Colorado Springs violated its federal stormwater permit in all three locations cited in a lawsuit filed by the Environmental Protection Agency, a judge ruled Friday, dealing the city a potentially costly defeat.
The lawsuit was filed in November 2016 by the EPA and the Colorado Department of Public Health and Environment, seeking unspecified penalties for the alleged violations. Pueblo County and the Lower Arkansas Valley Water Conservancy later joined as plaintiffs.
U.S. District Judge Richard Matsch heard the case in early September in a trial that lasted for more than a week. He issued his findings Friday afternoon.
Matsch ruled that the city violated its federal stormwater permit at Indigo Ranch North, a development at Stetson Ridge; Star Ranch, a luxury homes community on the city’s southwest side; and MorningStar at Bear Creek, a senior living center.
Matsch, who has yet to rule on other allegations against the city, did not say whether the city will face any penalties for the violations.
Mayor John Suthers was out of town and unavailable for comment Friday evening, city spokeswoman Jamie Fabos said.
City attorneys have yet to review the ruling and, with additional claims pending, the city would not be able to comment, she said.
In his ruling, Matsch wrote that city officials waived best stormwater management practices at Indigo Ranch North without sufficient justification. City officials also did not adequately oversee construction at the Star Ranch development to ensure compliance with stormwater requirements.
The city was obligated under those stormwater rules to reduce the amount of pollutants discharged from sites, which can erode stream banks, degrade water quality and harm downstream communities.
Stormwater from all three sites discharged into either Sand Creek or Fountain Creek further downstream.
Pueblo County and the Lower Arkansas District cited increased E. coli levels, erosion and flooding as a result of Colorado Springs’ failure to properly corral stormwater.
City officials approved the design and installation of a detention basin at MorningStar that did not meet drainage requirements set in 2002, Matsch wrote. They also failed to ensure “adequate long-term operation and maintenance” of that basin.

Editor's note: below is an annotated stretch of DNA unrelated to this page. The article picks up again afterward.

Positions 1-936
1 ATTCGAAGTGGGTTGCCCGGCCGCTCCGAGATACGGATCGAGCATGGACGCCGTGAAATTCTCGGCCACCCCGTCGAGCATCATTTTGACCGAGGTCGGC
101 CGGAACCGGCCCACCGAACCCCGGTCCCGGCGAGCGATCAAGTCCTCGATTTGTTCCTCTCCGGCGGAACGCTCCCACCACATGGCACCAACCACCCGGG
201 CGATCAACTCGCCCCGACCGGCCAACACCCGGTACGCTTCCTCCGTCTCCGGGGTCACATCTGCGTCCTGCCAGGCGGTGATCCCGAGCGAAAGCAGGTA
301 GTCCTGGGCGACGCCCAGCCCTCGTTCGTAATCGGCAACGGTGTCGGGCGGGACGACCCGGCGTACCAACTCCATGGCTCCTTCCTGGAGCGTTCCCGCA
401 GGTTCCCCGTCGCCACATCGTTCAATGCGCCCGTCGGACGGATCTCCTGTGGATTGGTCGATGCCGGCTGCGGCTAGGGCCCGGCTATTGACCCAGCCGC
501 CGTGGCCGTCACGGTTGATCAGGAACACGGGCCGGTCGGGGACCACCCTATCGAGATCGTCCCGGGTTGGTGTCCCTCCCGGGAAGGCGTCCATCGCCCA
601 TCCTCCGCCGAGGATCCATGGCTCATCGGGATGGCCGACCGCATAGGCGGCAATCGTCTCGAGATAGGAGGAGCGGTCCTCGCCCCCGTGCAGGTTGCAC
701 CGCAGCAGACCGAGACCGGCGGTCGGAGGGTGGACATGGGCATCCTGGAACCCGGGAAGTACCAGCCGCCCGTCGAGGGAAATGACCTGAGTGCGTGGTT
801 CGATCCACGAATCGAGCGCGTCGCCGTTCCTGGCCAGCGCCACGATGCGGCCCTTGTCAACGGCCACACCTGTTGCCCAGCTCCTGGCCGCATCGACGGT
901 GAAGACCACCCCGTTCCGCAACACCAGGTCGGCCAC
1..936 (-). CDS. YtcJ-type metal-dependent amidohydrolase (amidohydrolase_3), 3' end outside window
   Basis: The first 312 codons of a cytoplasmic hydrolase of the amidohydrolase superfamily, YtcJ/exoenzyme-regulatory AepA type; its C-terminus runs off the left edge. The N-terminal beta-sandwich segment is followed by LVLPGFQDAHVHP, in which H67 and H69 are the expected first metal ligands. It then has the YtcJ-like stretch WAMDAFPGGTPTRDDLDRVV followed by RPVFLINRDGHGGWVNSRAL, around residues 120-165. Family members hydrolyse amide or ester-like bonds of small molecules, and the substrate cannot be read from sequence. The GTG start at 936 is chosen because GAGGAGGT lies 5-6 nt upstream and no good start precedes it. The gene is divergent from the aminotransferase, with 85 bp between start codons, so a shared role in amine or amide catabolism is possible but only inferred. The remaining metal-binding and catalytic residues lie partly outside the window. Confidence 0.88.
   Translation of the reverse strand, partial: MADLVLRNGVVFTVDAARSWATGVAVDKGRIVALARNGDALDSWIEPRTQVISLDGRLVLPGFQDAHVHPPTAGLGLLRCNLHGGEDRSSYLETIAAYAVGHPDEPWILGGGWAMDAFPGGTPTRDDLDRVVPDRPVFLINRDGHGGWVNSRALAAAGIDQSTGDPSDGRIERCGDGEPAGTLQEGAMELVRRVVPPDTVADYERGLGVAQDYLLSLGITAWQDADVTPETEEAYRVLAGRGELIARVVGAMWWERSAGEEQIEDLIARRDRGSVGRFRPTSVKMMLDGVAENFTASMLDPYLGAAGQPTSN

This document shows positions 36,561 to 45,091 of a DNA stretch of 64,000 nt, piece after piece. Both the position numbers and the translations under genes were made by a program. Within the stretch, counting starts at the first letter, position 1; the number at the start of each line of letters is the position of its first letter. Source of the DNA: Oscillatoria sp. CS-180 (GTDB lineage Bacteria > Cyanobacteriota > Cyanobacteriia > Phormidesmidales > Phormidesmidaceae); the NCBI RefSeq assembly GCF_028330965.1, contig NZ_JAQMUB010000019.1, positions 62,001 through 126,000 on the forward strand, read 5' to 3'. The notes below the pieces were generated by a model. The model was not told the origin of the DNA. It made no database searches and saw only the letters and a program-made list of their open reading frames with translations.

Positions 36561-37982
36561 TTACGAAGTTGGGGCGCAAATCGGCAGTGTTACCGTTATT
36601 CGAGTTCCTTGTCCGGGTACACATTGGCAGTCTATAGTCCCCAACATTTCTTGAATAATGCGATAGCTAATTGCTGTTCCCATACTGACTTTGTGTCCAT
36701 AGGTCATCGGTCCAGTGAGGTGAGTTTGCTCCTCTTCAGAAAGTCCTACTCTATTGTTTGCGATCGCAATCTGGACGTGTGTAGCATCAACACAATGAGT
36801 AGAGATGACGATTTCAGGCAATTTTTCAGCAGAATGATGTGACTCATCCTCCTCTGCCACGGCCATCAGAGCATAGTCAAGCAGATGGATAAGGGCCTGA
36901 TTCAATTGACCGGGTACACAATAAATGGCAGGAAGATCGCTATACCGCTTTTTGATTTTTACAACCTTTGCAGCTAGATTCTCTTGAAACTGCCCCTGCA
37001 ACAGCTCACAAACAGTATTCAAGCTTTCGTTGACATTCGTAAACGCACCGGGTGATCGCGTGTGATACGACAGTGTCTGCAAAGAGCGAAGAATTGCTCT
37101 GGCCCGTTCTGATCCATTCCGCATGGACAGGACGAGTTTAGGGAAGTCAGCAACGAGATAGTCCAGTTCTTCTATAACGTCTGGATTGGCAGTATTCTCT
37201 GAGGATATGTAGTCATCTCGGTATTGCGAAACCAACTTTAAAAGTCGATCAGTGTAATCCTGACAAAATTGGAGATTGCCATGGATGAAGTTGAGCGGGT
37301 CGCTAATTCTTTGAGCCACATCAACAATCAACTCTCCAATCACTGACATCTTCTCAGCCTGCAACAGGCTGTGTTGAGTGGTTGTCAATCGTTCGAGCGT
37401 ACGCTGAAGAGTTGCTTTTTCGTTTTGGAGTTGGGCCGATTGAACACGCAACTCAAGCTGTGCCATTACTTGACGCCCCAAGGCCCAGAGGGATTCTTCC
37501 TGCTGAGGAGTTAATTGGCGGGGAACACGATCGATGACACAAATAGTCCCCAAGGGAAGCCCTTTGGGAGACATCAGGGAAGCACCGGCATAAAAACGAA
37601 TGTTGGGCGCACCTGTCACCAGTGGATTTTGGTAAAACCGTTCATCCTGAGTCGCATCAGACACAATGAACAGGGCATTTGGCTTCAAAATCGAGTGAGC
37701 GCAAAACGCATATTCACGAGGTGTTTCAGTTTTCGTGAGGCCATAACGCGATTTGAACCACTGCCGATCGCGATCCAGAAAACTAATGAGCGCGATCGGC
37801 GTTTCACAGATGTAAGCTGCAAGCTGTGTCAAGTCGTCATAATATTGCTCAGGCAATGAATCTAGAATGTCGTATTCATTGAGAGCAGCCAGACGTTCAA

During the September trial, plaintiffs argued that Colorado Springs residents warned city inspectors that a construction site at Star Ranch was “oozing” water 24 hours a day, but an inspector responded that it wasn’t the city’s responsibility.
Another inspector said he didn’t further examine complaints that water was flowing from a construction site at Star Ranch and that “nothing at all” was in place for erosion control.
Matsch wrote that he found “a pattern of the city tolerating delays in correcting the problems reported.”
Suthers previously said the litigation was expensive and additional trials could come out of the allegations.
Hundreds of sites could be brought up in future lawsuits, City Attorney Wynetta Massey has said.
City officials had hoped to settle the lawsuit by settling before trial. City voters last November agreed to resurrect stormwater fees, which are expected to raise about $17 million a year to help pay for 71 stormwater projects meant to mitigate floodwaters and pollutants flowing downstream.
Suthers had expressed disappointment that the fees and other actions had not deterred the lawsuit.
But the ruling isn’t entirely unexpected. City Councilman Bill Murray previously said he wasn’t confident Matsch would rule in the city’s favor because the city’s attorneys essentially admitted fault during the arbitration process.
The city’s potential liability remains unclear, but Murray said penalties could be significant.
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